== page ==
More schools make ACT test optional

Between 2016 and 2019, ACT has seen a 14.7 percent drop in students taking its test. PBS reported last October that every 10 days on average, a school was dropping its standardized test requirements.

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Company leadership does not need to look far from its headquarters on Highway 1, just south of Interstate 80, to see the trend.

Twenty miles north, Cornell College in Mount Vernon went test-optional in late 2015.

The largest private university in Iowa, Drake University, also does not require the ACT or SAT, administered by New York-based College Board.

While Iowa’s three public universities — the University of Iowa, Iowa State University and University of Northern Iowa — still require the ACT or SAT, Iowa’s Board of Regents has seen mounting pressure also to go test-optional.

The pandemic has accelerated that trend. Adam Ingersoll has seen it firsthand as the co-founder of Compass Education Group, a company offering test prep across the country.

“The recent surge is driven by concern for student safety and the lack of availability of testing at schools,” Ingersoll said. “Colleges are saying, ‘We would like to relieve this burden.’

“From the colleges’ perspective, it seems like the compassionate and sensible thing to do.”

The list of test-optional schools got much longer in May, when the University of California system announced it is dropping the ACT and SAT requirements for in-state applicants through 2024.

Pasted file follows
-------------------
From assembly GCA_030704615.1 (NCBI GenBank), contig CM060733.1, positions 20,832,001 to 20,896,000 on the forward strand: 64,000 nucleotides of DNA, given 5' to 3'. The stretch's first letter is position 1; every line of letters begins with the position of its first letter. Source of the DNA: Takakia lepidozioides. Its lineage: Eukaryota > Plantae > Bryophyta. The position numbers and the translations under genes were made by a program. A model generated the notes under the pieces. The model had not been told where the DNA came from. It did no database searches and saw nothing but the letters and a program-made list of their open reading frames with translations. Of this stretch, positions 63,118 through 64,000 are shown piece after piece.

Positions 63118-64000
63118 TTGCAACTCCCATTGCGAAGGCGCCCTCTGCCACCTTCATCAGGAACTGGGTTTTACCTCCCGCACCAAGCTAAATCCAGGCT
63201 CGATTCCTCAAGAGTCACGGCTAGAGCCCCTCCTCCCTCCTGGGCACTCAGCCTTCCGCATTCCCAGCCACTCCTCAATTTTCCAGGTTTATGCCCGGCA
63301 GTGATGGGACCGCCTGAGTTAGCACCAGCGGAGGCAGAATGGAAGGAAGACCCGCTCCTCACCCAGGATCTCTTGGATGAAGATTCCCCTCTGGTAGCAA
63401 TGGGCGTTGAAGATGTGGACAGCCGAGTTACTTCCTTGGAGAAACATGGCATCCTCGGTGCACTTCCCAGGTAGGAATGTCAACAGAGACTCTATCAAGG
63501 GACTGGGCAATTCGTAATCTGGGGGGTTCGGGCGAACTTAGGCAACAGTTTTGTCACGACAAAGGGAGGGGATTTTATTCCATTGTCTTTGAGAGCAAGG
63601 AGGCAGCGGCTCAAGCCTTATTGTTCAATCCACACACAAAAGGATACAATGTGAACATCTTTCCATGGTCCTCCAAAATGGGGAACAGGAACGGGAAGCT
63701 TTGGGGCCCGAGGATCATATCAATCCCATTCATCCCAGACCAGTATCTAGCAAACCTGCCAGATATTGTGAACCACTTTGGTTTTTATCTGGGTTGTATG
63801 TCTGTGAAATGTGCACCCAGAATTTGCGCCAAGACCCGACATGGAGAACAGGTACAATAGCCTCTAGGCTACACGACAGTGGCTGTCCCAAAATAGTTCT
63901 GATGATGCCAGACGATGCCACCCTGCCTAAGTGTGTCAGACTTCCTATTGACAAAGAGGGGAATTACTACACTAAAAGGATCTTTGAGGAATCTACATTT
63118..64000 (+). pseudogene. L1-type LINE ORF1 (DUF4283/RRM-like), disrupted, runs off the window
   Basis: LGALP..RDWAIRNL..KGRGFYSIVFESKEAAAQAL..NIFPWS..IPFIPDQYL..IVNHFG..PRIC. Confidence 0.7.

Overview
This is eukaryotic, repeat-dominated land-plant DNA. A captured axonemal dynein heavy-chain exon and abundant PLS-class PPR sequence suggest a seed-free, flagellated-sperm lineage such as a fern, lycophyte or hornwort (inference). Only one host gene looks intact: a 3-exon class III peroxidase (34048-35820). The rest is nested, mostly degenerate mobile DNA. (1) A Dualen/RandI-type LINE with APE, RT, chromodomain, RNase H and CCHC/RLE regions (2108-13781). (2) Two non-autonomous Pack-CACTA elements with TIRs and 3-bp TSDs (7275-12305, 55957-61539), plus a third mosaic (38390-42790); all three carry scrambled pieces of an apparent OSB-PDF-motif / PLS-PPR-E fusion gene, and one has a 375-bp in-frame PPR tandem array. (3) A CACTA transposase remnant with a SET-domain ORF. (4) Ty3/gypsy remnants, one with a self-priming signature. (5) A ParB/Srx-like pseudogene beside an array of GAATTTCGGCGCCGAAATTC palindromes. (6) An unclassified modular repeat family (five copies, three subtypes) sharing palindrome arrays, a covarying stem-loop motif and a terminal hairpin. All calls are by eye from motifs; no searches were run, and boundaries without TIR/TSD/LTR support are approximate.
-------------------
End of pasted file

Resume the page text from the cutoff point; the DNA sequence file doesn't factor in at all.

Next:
By 2025, the university plans to replace the ACT and SAT with its own test for in-state students.

“The public universities within the state of California as a group would be the College Board’s or the ACT’s single biggest client,” Ingersoll said.

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“Those universities collectively get hundreds of thousands of applications. ... That was terrible news for ACT.”

ACT’s Roorda actively lobbied for the California Board of Regents to continue using the ACT. He said in an open letter in January the move to test-optional would be “increasing pressure on teachers and high school administrators and further tilting an already uneven playing field.”

He also wrote another open letter in May, three days before the decision, strongly encouraging the Board of Regents to continue using the ACT. One week after California’s announcement, Roorda and ACT parted ways.

Interim CEO Godwin said California’s decision is especially puzzling because of the system’s plan to incorporate its own in-state testing by 2025.

“They disregarded the recommendations from their own faculty,” Godwin said. “It was a very surprising decision.”

While the University of California decision will be in effect long after the pandemic, it’s not clear how many schools will stick with test-optional in the post-coronavirus era. Schools such as Columbia University only committed to test-optional for one year.

“That is the million-dollar question, and no pun intended for businesses like the ACT and businesses like mine,” Ingersoll said.

College Board came out in favor of temporary test-optional policies.

“It was like having a drug company say, ‘Hey, don’t use our drug for a year.’ It’s a little too crazy,” Ingersoll said.

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Ingersoll still expects his customers to take the ACT. Many parents, Ingersoll said, will interpret optional as recommended. That gives Godwin some reason for optimism.

“Students will continue to test,” Godwin said. “Students often want to differentiate themselves.”

Test-optional has its problems, too, Ingersoll said. Students have to decide whether it’s in their best interests to submit their ACT score.

Affluent students benefit from advice from guidance counselors or Compass’s services to determine whether to send a score, he said. Students in less financially-resourced districts, Ingersoll said, might not have that same access.